Hello everybody. I’m here with a casual Assignment and Reading Reflection post. 

To start off this reflection I am going to talk about the “End Day” BBC special. This special basically showed 5 different end day scenarios in a Groundhog day-esque way.

I thought that each of the apocalypse versions outlined in End Day held some truth. I think all of them (the tsunami, meteors, the virus, the super volcano and the particle accelerator) are things that are very plausible. I would like to think that my instinct in all of the situations shown would be to attempt to escape and survive, but knowing me this is most likely what my response would be:

The most silly situation I think is the super-volcano in Yellowstone. I’m not denying the super-volcano, I’m just saying when the tourist family dies it was so cheesy and cringe I wanted to scream. Some notes I wrote while watching that scene include


he told his wife to shut up so nah fam


Oh they dead, that car is gone lads

The most frightening situation of all was the virus scenario. I am personally scared of this one because something of this level has already happened. As the pseudo-professional explains in the video, the Spanish Influenza killed an estimated 20 million to 50 million victims. I think that if something like the Spanish Influenza happens again the death toll would be even higher because of our mass transit and interactions. This scares me because as someone who travels a lot, I’m afraid of picking up a disease and bringing it home and giving it to all of my friends (just the type of souvenirs they want).

The next thing I read for this class was a reading from the Routledge Companion to Science Fiction. In this reading, I learned that we as a society are almost dependent on apocalyptic and post-apocalyptic fiction as a measure of our satisfaction as a society. This satisfaction could be with our government, technology or human relations in general. This thought connects with another that really tickled my brain for the next few days. This thought being; we are so dependent on apocalyptic/catastrophe fiction, that without it our society could be looked at as a static one-dimensional utopia. That sounds all well and good, but utopias never last as the end of political conflicts and social ills are temporary and will break eventually. All in all, I learned that we as a society use apocalyptic and post-apocalyptic as a scale for our satisfaction and that without this measuring device our world could be viewed as a “utopia”.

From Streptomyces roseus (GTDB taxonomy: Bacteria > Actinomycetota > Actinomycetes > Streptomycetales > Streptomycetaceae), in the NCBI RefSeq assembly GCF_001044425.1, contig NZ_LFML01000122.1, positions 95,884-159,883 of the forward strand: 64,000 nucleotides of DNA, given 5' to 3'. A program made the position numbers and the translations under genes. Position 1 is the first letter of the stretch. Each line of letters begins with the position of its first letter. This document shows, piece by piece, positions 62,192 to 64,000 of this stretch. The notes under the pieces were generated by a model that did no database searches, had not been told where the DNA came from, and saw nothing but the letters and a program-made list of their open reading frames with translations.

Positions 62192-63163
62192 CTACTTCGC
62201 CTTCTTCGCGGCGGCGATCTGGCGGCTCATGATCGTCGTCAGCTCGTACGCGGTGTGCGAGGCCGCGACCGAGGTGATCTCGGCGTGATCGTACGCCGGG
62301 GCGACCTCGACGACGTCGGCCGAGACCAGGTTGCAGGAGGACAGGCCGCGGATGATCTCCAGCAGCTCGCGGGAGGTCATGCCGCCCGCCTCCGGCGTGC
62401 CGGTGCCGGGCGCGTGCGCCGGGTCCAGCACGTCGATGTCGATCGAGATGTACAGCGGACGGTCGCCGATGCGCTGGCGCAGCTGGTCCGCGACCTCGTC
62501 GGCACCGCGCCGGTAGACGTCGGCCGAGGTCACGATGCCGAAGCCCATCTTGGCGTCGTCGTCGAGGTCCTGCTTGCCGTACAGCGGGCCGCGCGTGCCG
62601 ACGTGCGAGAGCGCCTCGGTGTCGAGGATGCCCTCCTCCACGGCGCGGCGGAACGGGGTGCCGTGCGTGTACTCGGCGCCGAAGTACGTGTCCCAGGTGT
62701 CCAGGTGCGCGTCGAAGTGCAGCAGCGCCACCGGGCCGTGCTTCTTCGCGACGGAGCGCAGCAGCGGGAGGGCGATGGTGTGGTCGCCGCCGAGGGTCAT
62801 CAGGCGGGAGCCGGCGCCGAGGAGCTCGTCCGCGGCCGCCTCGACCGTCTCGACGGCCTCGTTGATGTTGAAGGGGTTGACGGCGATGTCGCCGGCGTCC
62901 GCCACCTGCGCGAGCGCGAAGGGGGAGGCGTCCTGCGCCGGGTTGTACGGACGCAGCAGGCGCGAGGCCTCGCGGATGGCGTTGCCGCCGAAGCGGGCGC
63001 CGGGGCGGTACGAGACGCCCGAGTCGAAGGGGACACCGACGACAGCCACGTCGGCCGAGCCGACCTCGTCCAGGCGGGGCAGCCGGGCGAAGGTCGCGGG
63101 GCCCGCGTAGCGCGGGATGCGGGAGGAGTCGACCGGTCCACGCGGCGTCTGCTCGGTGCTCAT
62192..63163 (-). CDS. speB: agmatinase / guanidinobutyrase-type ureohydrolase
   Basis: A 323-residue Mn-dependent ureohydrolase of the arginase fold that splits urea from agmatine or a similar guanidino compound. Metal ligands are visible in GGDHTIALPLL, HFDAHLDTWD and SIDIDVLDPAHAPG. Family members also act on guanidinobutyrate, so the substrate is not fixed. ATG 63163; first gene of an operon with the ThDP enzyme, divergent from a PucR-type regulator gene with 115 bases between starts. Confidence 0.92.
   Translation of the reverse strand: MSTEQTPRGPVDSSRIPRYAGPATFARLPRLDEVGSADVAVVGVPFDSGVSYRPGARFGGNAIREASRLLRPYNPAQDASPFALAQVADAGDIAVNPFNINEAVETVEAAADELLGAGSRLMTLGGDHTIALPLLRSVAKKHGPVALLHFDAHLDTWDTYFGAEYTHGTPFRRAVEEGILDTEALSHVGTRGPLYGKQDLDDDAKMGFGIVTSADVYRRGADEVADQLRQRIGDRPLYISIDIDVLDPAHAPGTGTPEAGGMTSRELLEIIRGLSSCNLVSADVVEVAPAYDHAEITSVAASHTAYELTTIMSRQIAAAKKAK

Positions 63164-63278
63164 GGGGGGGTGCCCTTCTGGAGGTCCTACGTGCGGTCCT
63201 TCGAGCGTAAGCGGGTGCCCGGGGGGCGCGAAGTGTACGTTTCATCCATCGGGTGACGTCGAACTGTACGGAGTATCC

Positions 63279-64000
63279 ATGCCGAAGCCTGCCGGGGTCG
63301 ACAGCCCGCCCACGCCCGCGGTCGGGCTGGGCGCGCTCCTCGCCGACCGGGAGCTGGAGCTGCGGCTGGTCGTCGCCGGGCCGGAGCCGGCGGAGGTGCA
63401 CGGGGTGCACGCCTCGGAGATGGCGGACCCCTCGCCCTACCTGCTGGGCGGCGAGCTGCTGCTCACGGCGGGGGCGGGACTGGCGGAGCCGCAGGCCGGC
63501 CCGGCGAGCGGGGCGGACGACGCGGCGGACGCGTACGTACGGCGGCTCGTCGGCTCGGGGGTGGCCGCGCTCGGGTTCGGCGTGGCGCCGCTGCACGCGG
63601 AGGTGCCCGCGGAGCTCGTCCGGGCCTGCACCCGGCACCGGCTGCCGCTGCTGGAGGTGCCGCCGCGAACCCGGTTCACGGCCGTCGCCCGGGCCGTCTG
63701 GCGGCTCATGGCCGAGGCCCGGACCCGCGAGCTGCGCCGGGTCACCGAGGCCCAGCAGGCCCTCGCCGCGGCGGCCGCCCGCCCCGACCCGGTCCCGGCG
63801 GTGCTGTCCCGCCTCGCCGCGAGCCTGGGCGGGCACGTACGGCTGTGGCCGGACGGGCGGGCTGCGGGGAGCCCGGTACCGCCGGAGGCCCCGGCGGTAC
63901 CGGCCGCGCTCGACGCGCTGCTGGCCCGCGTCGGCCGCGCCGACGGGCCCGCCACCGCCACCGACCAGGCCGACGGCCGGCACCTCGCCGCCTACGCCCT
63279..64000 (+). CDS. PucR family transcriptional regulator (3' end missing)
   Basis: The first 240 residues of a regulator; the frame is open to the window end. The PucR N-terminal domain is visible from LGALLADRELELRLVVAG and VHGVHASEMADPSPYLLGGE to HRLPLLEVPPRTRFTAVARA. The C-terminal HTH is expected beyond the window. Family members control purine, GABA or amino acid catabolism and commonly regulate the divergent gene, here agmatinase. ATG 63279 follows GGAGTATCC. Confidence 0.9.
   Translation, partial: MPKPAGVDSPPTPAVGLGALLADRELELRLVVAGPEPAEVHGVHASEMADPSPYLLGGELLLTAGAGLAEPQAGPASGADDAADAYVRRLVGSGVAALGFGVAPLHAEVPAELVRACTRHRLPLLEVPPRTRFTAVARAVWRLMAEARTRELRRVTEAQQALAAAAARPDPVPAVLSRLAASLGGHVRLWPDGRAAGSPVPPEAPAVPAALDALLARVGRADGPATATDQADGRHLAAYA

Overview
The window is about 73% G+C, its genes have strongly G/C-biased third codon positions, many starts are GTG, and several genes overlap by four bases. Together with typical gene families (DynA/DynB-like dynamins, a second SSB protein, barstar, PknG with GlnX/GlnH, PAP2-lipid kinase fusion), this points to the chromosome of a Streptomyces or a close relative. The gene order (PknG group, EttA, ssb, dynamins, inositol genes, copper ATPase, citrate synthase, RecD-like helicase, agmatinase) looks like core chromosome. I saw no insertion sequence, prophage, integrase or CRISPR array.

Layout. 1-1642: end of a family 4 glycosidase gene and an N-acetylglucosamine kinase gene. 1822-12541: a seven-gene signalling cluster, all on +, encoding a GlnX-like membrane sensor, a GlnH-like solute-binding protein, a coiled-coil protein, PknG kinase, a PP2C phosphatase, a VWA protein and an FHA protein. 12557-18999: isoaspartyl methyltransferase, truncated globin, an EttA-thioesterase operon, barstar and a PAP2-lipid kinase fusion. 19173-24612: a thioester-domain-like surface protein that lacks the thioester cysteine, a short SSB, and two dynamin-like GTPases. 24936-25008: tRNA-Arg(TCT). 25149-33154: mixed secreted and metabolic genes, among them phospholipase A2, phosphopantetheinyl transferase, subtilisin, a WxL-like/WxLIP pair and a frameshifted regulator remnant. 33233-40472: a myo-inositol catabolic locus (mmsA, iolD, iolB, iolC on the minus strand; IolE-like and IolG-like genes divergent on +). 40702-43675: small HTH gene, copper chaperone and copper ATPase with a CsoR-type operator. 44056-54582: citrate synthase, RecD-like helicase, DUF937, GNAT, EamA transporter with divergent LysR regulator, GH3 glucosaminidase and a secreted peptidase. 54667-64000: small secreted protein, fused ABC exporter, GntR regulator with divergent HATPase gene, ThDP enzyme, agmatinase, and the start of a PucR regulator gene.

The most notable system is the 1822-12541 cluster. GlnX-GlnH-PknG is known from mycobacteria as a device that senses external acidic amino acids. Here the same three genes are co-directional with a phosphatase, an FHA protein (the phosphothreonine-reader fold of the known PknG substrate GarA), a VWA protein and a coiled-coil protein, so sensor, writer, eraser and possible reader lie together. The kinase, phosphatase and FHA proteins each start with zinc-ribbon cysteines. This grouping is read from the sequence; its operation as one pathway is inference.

The last reading I did for this class was from “Oryx and Crake” by Margaret Atwood. This is the novel that I have chosen to read throughout this semester. My initial reactions to the novel excerpt were those of deep curiosity and thirst to read more. The idea of pigoons and the Snowman’s weird emotional state post-apocalypse has me seriously intrigued. I will for sure continue to read this as I really need answers to all my questions. In what I’ve read so far, I feel like this is a way for Margaret Atwood to reflect on where we’re heading as a society. I’m excited to read more and analyze this text throughout the semester.

That’s it folk, I’ll catch you on the flipside.

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